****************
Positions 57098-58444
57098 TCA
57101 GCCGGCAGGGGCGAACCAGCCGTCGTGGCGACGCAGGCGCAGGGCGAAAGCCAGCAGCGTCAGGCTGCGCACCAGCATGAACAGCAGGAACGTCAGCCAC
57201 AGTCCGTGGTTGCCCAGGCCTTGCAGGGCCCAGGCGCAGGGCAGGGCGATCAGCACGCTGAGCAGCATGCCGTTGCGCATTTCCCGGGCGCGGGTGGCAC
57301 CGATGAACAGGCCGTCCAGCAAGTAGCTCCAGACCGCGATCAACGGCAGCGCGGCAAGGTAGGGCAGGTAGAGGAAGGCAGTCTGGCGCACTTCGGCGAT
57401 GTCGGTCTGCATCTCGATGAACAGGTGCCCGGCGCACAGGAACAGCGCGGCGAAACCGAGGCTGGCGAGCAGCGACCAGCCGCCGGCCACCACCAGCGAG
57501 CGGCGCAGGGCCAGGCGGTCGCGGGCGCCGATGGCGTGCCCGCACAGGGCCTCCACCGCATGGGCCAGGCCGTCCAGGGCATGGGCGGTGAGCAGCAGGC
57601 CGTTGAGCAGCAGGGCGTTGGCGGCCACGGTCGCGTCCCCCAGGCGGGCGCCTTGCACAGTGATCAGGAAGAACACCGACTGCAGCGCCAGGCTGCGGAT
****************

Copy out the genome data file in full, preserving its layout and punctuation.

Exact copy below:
Positions 57098-58444
57098 TCA
57101 GCCGGCAGGGGCGAACCAGCCGTCGTGGCGACGCAGGCGCAGGGCGAAAGCCAGCAGCGTCAGGCTGCGCACCAGCATGAACAGCAGGAACGTCAGCCAC
57201 AGTCCGTGGTTGCCCAGGCCTTGCAGGGCCCAGGCGCAGGGCAGGGCGATCAGCACGCTGAGCAGCATGCCGTTGCGCATTTCCCGGGCGCGGGTGGCAC
57301 CGATGAACAGGCCGTCCAGCAAGTAGCTCCAGACCGCGATCAACGGCAGCGCGGCAAGGTAGGGCAGGTAGAGGAAGGCAGTCTGGCGCACTTCGGCGAT
57401 GTCGGTCTGCATCTCGATGAACAGGTGCCCGGCGCACAGGAACAGCGCGGCGAAACCGAGGCTGGCGAGCAGCGACCAGCCGCCGGCCACCACCAGCGAG
57501 CGGCGCAGGGCCAGGCGGTCGCGGGCGCCGATGGCGTGCCCGCACAGGGCCTCCACCGCATGGGCCAGGCCGTCCAGGGCATGGGCGGTGAGCAGCAGGC
57601 CGTTGAGCAGCAGGGCGTTGGCGGCCACGGTCGCGTCCCCCAGGCGGGCGCCTTGCACAGTGATCAGGAAGAACACCGACTGCAGCGCCAGGCTGCGGAT